Imagine sitting in an Australian classroom in the final weeks before receiving an ATAR score that could potentially set you on a career path that could change your life, only to realise that you have no understanding of what is being taught and wondering ‘what is the point of this’? That is the reality many students in remote and rural areas of Australia face when it comes to their education.
As an agent of change, Dr Philip Roberts, Associate Professor in the Faculty of Education at the University of Canberra, is trying to change this reality. Philip was one of three UC recipients of the Australian Research Council’s (ARC) Discovery Early Career Researcher Awards (DECRA) of funding of over $400,000 that will go towards his research project, Engaging rural knowledges in education for sustainable community futures.
Through his project, Philip aims to facilitate rural communities in describing the knowledges they possess, and work with them to have these knowledges recognised and included in education.
“This project is geared towards understanding the knowledges that exist in rural communities and how they can be harnessed within the existing curriculum better, along with gathering learning insights that could influence changes in the curriculum in the future,” says Philip.
Philip and his team will trawl through detailed analysis of data from systems, community focus groups, and school case studies in six rural, regional and remote communities to help education better meet the needs of those communities.
Philip says this project draws upon his previous work, particularly around how to attract teachers to country schools and how they can engage and connect with the students once they get there.
“At the moment, teachers are preparing students to get good grades,” says Philip. “In terms of how that is assessed and managed is within the language of the curriculum.”
The problem is that the curriculum is geared towards students living in metropolitan areas. Philip says the challenge is that a lot of rural students don’t study things that could be helpful to them for building their careers in new and emerging industries.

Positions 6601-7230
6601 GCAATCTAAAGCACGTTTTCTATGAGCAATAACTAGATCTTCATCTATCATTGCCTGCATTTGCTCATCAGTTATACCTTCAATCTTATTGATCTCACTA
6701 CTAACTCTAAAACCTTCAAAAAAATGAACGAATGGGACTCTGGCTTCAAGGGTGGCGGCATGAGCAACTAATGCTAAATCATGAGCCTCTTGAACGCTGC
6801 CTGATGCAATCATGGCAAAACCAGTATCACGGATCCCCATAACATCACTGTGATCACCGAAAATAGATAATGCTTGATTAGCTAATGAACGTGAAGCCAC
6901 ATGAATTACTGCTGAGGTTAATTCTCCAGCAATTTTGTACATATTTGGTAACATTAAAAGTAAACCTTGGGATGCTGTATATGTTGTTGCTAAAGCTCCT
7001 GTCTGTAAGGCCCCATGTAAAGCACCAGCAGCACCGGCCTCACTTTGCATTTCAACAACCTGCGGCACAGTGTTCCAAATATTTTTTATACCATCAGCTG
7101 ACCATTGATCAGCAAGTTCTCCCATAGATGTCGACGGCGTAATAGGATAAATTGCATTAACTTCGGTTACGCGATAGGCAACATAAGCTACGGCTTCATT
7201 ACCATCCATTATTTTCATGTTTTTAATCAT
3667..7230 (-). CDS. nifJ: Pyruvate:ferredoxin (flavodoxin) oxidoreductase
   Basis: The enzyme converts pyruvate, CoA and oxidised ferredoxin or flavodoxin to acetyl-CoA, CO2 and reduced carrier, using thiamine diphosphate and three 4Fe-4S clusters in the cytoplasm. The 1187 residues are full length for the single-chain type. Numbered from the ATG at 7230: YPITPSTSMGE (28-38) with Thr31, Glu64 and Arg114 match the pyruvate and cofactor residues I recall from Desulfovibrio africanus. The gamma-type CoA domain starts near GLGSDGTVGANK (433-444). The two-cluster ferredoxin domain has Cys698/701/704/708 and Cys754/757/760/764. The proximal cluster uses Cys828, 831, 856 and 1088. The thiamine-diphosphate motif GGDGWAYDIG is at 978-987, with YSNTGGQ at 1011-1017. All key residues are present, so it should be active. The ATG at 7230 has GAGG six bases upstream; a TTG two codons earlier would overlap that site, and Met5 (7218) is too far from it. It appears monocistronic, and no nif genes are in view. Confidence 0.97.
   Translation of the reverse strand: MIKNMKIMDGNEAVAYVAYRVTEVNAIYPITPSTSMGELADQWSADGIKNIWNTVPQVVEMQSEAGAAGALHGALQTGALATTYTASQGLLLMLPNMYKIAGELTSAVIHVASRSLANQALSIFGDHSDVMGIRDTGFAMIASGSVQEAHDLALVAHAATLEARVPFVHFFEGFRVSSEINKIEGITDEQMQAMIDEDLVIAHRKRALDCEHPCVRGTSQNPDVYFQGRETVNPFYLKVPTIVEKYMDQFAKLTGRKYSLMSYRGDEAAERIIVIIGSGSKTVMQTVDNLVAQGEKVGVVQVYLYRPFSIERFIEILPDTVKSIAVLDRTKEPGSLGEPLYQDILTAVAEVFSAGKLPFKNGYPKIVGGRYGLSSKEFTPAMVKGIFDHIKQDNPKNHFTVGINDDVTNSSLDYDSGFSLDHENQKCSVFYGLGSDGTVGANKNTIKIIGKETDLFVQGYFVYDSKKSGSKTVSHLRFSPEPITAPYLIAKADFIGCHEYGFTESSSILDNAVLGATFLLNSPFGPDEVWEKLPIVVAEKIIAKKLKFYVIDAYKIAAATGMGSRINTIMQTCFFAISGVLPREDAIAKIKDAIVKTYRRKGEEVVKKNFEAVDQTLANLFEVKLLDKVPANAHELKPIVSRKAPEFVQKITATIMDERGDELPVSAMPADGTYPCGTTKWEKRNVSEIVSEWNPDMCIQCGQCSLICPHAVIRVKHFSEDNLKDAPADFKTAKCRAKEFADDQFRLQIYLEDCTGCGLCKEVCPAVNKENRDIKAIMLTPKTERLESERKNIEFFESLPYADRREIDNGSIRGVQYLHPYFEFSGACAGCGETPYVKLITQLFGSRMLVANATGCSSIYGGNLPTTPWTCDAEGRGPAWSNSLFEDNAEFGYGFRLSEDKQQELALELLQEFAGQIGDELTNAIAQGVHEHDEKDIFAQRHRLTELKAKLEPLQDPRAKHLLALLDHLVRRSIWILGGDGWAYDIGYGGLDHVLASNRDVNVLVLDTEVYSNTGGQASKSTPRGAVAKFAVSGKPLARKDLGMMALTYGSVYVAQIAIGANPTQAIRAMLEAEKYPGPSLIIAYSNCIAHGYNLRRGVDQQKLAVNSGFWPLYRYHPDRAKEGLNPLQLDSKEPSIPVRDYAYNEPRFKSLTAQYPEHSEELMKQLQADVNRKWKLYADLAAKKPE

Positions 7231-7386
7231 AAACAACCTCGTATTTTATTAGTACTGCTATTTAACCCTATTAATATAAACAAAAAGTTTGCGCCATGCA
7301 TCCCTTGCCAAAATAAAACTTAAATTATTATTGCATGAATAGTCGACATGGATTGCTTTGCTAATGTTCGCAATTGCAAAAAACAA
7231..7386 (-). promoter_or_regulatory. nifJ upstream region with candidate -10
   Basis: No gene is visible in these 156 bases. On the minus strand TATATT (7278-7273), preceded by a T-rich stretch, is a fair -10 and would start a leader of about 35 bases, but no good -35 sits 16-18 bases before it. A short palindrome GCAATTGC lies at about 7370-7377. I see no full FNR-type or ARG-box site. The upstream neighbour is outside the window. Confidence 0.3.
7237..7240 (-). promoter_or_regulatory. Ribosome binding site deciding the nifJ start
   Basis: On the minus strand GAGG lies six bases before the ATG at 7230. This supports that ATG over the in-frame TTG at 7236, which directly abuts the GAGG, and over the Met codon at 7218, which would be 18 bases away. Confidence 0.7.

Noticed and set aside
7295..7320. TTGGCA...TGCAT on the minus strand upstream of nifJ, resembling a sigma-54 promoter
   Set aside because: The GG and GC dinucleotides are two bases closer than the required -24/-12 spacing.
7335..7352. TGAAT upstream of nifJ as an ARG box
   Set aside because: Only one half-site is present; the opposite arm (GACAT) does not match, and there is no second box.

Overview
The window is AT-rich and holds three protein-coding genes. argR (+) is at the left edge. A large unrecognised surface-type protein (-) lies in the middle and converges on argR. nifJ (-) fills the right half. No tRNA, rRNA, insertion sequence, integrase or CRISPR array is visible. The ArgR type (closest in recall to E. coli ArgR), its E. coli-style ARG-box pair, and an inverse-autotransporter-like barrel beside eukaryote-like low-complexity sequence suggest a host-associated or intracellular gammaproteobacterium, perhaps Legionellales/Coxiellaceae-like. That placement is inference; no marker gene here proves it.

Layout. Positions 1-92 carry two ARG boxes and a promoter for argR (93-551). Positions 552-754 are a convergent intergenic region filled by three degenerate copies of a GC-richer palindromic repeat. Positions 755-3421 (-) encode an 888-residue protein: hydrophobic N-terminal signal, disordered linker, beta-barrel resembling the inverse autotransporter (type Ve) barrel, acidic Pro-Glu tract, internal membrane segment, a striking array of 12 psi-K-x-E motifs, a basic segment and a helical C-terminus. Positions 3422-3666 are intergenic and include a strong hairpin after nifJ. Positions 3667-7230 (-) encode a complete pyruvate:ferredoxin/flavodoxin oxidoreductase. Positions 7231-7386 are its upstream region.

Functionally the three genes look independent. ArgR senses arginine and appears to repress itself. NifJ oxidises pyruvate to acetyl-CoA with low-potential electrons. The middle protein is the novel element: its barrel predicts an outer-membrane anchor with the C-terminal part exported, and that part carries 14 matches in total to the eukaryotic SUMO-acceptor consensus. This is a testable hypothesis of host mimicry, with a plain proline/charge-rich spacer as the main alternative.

“If we can help students understand that the subjects they are studying are not only in line with the rest of the country but are also meaningful, that they have a place in their lives and communities even if they don’t go on to university, then we should see better outcomes,” says Philip.
Part of the problem is that teachers who come from the cities often don’t understand the country. A good teacher would be able to connect subjects like physics, chemistry and maths to rural industries to inform better understanding through context.
Through his research, Philip is hoping to understand how teachers make the curriculum understood and relevant to rural students and to come up with approaches to train in-service and future teachers, as well as reform the Australian curriculum.
“We would like to create a curriculum model that enables teachers to facilitate approaches that ensure engagement, understanding and relevance for their students,” says Philip.
Philip’s interest in rural education started when he was a teacher in NSW country schools, which he did for 13 years. His advocacy and passion for rural education began when he started speaking up about staffing issues and how things were done in rural areas.
“Very early on, working in those country areas, it struck me that what we were doing as teachers didn’t make a lot of sense in the communities,” says Philip.
“What I saw really alarmed me. For a lot of people teaching in rural communities there was an incentive to leave. Every day they would count down the days until they could move on to bigger and better things.”
Philip’s passion to bring about change led him to UC to embark on many different research projects focused on rural education and to develop the rural education and communities research group.
After 15 years of hard work, Philip can now add the prestigious ARC DECRA to his achievements.
“It is humbling to have that validation and the support of the assessment panel and peak research body,” says Philip. "It is career-defining in many ways. Recognition by the ARC moves your research to a new, and exciting, level."
Philip says there’s often not a lot of funding and time in education research and the little there is, is often focused on the classroom.
“To be able to look at the broader construct of what we do in education in this context is a unique opportunity and something we have to make sure we deliver on to provide a basis that others can follow,” says Philip.
“The design of the DECRAs is to start a body of work, so I see this as the beginning for me and my team to gain insights that we will then take on to further research trials and projects.”
Words by Katarina Slavich. Photos by Adobe Stock and supplied